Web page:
I love the universality of the wave. All down the river whenever we pass some boat or other with people in, or pass folk attending to their business on shore there is always a pause from whatever activity is being attended to and they all stand and wave wave wave. I am fortunate in my choice of fellow passengers, this is not a oh so cool crowd, and we all wave wave wave back. It’s really most delightful.
We are pulling into PP, there is an unexpectedly large Mosque. The houses have red roofs, were the Italians here, no, must be the French influence. If this town is as much fun as Vientiane then I am really going to enjoy being here, even for just a few days. Despite now being into hour seven of our progress I still have a happy stupid grin, what a great way to journey. None of the discomfort of plane or bus, free to move about at will, walk about, photograph points of interest. Marvelous. We dock.
A quick tuk tuk ride to the hotel and all checked in for three nights. Off to investigate the Foreign Correspondents Club which sounds intriguing for a late lunch then exploring this new City.
Thanks for riding the river with me.
Oh and btw, thanks for all the ATM comments and concerns. To answer the question, yes, I do have more than one ATM card, and from more than one country. Should take care of things.

Angkor Wat.

I did it. I answered the 4.45am alarm call and was present, correct and sober in the lobby at 5.15. Jumped into car, driven by hotel employee, and sped off into the darkness. Not many people around at that time of the morning, in fact it was obvious that the only ones around were making the same pilgrimage, couples in tuk tuks, couples on bicycles, others in cars. It’s not far to the main gate where I bought a three day pass, $20.00, then on again, into the darkness. Parked in massive lot, will I ever find this white Camry again, and clutching water, camera, flashlight and ticket joined the silent throng moving to who knows where. Across what looked like a bridge, upstairs, downstairs and then it seemed we were in a massive theater like field. The flashes from cameras, the flashlight beams, the low chatter was vaguely reminiscent of waiting for the main act at an outdoor music festival. The best viewing area appeared to be in front of some sort of pond but not wishing to fall in I took a spot on the edge of the crowd and began the wait.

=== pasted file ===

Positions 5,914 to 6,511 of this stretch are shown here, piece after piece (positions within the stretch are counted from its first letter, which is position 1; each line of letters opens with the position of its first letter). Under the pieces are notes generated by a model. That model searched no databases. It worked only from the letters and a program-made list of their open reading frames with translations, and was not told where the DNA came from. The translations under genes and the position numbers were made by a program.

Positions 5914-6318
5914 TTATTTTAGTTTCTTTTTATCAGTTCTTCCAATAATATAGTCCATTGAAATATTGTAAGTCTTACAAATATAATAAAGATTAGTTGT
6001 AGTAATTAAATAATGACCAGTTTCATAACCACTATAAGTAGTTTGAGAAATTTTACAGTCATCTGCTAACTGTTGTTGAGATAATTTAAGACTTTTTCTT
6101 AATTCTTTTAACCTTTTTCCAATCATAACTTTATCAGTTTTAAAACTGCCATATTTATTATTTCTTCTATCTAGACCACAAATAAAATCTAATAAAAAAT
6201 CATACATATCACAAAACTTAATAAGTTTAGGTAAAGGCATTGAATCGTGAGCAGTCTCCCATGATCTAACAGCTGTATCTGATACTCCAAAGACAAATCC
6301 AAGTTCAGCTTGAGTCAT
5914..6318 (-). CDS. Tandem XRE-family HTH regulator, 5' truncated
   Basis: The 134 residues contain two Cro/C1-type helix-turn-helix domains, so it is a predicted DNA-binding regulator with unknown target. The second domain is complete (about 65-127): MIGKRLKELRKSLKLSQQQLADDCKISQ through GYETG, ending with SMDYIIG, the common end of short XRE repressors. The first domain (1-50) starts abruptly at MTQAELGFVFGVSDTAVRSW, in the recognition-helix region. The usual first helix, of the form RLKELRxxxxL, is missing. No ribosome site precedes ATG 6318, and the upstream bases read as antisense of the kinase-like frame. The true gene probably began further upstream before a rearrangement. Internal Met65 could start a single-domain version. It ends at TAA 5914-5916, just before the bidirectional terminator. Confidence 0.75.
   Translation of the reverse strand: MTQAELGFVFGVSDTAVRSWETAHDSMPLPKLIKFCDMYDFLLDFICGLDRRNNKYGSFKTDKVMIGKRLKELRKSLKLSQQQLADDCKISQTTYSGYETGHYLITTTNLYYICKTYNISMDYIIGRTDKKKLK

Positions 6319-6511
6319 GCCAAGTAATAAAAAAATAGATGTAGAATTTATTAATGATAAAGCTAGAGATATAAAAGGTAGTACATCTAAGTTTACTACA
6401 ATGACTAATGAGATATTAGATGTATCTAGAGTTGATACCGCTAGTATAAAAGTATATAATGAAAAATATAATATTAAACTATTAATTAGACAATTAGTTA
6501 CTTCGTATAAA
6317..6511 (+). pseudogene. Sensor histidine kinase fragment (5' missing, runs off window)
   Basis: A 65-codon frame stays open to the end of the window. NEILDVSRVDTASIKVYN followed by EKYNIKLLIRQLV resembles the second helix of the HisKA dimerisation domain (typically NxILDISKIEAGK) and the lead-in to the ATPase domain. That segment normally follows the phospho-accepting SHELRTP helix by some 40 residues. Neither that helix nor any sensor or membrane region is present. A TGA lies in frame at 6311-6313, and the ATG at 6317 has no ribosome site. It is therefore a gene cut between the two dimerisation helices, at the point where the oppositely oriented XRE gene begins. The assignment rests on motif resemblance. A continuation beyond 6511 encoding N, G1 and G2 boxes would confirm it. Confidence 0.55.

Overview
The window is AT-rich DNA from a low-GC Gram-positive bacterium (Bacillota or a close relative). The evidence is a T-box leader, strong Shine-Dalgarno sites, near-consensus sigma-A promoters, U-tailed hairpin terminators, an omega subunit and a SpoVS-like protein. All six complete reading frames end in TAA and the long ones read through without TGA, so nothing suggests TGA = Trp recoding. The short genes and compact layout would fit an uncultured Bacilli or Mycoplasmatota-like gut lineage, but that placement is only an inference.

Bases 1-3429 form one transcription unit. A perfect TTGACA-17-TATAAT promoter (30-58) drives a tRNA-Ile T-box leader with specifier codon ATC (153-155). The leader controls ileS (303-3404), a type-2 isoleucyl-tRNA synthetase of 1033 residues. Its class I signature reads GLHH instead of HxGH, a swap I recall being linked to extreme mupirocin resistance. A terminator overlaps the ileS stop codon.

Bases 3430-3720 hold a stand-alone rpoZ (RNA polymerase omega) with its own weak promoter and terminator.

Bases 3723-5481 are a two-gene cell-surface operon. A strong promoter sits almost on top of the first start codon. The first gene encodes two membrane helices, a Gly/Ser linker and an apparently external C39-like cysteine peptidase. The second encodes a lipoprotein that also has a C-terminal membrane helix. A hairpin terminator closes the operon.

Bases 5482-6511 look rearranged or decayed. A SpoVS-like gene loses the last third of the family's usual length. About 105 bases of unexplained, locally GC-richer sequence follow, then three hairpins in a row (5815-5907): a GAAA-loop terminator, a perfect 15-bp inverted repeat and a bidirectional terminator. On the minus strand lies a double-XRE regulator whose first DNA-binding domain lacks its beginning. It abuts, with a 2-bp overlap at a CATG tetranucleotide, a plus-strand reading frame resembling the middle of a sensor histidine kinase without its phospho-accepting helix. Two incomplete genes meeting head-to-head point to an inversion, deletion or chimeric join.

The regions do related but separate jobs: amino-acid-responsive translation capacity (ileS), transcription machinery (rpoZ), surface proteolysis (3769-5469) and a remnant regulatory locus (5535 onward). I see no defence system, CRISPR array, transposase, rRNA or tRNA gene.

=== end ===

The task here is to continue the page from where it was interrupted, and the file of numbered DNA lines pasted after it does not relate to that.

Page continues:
Dawn broke, a light pink, tried a couple of shots with the flash but all I got were photos of the grass in front of me! Waited a little bit longer and suddenly, there it was, that iconic view, the three towers, all clearly visible. I waited for the roar of the crowd, didn’t happen, this was not a rock festival even if it felt like one. Took lots of pictures of other people who asked me to, as one does, someone took my photo with my camera but I haven’t put it up for you to see. (family pressure may change that) Hey, we are talking 5.30am here, not looking my best, also I looked at my three day pass photo, not flattering.
I made my way to the Temple not entirely sure what to expect. It is so tremendously vast that even if all the dawn watchers had descended en mass there might be one person per acre. Actually they didn’t, I wonder where they all went. It had an eerie deserted feel, not at all spooky, but just this huge feeling of space, massive space. Sitting in a corner observing the central area, with the towers, I could take it all in without being disturbed by people, I moved to each of the four corners and the feeling was the same, tranquility springs to mind. Quite inspirational.
Angkor Wat is old, very old, even to a jaded Euro like me, we are talking eleventh/twelfth century here, these rocks have seen a lot. I was amazed, fascinated, impressed, overwhelmed, enchanted, charmed.
I did find the white Camry again and fell into the seat somewhat stunned, speechless, and just a little bit dazed. A reviving cup of tea and we were off, there are many many temples around Siem Reap, all related to Angkor, built at a similar time. More of those later.